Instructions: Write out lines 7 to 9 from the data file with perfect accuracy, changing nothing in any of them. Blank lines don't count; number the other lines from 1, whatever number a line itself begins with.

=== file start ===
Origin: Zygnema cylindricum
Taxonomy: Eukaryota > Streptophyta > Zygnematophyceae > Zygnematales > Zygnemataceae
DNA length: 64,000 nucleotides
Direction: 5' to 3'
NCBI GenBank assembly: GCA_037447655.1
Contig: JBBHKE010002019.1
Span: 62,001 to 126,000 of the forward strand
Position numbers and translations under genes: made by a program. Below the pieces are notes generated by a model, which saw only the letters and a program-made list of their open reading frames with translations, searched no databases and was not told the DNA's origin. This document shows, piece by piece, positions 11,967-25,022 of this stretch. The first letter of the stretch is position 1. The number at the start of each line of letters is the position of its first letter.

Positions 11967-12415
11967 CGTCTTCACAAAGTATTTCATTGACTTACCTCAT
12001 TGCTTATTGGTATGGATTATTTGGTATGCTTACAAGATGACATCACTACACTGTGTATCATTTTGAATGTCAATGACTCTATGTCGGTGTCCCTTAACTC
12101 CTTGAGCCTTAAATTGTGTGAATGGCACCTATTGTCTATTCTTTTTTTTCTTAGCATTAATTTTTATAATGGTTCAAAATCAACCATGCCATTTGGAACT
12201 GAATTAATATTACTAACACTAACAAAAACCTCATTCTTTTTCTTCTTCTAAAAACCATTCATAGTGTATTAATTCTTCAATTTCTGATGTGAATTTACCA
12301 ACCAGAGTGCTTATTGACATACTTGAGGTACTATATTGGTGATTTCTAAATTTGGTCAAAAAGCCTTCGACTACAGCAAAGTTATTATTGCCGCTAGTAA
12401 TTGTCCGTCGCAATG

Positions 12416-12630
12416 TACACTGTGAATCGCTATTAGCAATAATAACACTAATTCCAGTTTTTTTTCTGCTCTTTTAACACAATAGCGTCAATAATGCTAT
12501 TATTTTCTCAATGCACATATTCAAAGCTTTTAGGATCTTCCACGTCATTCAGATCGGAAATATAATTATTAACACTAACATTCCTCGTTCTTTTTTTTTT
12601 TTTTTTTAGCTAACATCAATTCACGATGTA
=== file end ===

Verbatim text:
Span: 62,001 to 126,000 of the forward strand
Position numbers and translations under genes: made by a program. Below the pieces are notes generated by a model, which saw only the letters and a program-made list of their open reading frames with translations, searched no databases and was not told the DNA's origin. This document shows, piece by piece, positions 11,967-25,022 of this stretch. The first letter of the stretch is position 1. The number at the start of each line of letters is the position of its first letter.

Positions 11967-12415